What can one say further about the state of Florida and Rep. Aaron Bean, R-Fernancia Beach, about their lack of participation in the federally subsidized Tamiflu pandemic drug purchase program ? If they fail to participate, this will be a bad economic, health care, social, moral and ethical decision on their part. All I can say to the federal government is lets surplus this Tamiflu and offer it up to private citizens like ourselves – I’ll even pay the going full commercial retail price of $ 110. Florida legislatures may be pretty dumbed down on the subject, but the rest of us aren’t. The money they believe they are saving now, they may be spending for more state funerals later on. What a trade.

Regarding the Russian specialists of the Veterinarian and Phytosanitary Control Service, shooting wild birds to stop the spread of bird flu, well, I guess it would be wise to stay out of their way. It has always been a cardinal rule of mine to stay well out of the way of all communist or former communist gun-toting people. Remember though, when S Korea experienced similar out breaks a few months ago, they exterminated nearly everything living within a 5 kilometer range of the epicenter – pets, pigs, birds, dogs, cats, rats, even mosquito’s if they could have caught them.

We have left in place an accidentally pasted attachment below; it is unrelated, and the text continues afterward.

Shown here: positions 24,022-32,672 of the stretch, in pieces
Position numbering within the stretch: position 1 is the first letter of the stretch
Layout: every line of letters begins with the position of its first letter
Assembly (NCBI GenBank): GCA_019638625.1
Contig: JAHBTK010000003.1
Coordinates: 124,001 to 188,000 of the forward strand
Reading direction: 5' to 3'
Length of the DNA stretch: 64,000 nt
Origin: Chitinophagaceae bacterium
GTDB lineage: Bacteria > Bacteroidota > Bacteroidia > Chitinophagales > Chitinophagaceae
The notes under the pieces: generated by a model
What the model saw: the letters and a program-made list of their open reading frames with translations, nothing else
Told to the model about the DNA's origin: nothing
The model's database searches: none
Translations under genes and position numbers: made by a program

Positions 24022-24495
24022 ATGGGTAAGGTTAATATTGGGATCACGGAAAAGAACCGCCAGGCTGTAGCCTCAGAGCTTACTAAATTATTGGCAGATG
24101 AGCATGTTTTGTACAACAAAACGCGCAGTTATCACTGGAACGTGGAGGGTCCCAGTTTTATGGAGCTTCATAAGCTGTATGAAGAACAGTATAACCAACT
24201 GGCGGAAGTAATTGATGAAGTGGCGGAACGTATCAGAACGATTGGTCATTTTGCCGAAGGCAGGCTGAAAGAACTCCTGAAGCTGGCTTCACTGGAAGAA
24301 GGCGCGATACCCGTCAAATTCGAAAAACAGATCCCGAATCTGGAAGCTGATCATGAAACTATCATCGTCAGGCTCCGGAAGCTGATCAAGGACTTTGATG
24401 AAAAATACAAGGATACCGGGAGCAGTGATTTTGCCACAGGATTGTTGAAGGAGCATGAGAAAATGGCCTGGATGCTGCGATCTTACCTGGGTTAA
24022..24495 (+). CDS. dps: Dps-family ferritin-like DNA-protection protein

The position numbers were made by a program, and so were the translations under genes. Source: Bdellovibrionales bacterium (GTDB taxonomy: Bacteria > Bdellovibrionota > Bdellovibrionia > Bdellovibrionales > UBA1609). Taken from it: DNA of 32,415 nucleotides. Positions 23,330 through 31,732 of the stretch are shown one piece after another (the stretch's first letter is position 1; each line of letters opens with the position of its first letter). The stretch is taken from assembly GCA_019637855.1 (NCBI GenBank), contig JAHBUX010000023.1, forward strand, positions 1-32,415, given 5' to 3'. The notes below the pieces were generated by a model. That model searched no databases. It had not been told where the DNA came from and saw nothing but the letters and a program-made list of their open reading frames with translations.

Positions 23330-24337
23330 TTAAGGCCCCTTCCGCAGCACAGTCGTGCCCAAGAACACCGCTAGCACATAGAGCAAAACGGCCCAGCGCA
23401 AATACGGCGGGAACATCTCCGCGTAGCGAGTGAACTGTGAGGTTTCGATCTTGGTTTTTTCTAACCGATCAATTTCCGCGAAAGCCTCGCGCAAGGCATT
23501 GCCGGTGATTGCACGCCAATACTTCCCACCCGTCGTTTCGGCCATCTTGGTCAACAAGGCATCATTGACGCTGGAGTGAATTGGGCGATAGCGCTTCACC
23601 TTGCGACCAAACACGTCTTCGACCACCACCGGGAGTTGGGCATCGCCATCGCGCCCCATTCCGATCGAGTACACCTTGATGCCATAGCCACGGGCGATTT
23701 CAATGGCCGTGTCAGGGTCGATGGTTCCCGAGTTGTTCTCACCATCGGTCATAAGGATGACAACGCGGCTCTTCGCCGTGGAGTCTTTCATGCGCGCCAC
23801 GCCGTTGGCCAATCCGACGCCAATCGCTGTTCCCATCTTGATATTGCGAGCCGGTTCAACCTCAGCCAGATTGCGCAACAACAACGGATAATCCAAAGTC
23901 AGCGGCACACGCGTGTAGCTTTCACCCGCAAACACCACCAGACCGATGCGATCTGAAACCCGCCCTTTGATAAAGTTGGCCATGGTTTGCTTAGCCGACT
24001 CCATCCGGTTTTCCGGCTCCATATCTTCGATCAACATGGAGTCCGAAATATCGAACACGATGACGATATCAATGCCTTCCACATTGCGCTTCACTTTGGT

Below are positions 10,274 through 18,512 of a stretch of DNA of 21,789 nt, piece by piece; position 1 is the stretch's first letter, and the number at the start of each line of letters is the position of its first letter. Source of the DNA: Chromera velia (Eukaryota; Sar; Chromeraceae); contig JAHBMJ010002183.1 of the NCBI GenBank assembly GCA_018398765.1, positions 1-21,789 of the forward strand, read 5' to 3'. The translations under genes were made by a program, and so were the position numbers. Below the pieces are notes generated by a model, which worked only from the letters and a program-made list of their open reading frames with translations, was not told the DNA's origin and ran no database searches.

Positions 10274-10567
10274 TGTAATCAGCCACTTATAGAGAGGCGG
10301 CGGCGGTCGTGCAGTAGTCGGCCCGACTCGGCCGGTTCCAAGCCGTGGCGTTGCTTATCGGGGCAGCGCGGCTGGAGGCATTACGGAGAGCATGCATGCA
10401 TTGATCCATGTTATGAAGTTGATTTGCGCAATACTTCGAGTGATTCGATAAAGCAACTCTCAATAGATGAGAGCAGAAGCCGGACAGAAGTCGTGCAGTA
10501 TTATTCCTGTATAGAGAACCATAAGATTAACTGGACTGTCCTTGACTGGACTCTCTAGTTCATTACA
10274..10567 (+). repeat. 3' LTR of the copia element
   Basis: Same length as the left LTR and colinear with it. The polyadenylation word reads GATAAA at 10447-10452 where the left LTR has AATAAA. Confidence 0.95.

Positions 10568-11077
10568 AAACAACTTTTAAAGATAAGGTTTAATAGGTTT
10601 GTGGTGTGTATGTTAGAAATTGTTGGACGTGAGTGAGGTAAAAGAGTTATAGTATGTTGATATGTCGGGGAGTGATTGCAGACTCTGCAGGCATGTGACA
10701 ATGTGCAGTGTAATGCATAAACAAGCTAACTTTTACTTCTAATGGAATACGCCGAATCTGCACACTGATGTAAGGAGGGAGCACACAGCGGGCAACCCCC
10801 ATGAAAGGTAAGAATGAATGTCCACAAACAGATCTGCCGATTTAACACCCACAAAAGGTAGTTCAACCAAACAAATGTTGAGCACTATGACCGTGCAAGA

There is not much I can say anymore about the Japanese teenagers and their bizarre behavior which is associated with Tamiflu: “the FDA concluded that it could not conclude whether the events were due to the drug…”. I guess if we in the US and Canada have to give it out to about 100M people, we’d better keep the teenagers duck-taped up good, so they don’t jump out of buildings or in front of any auto’s.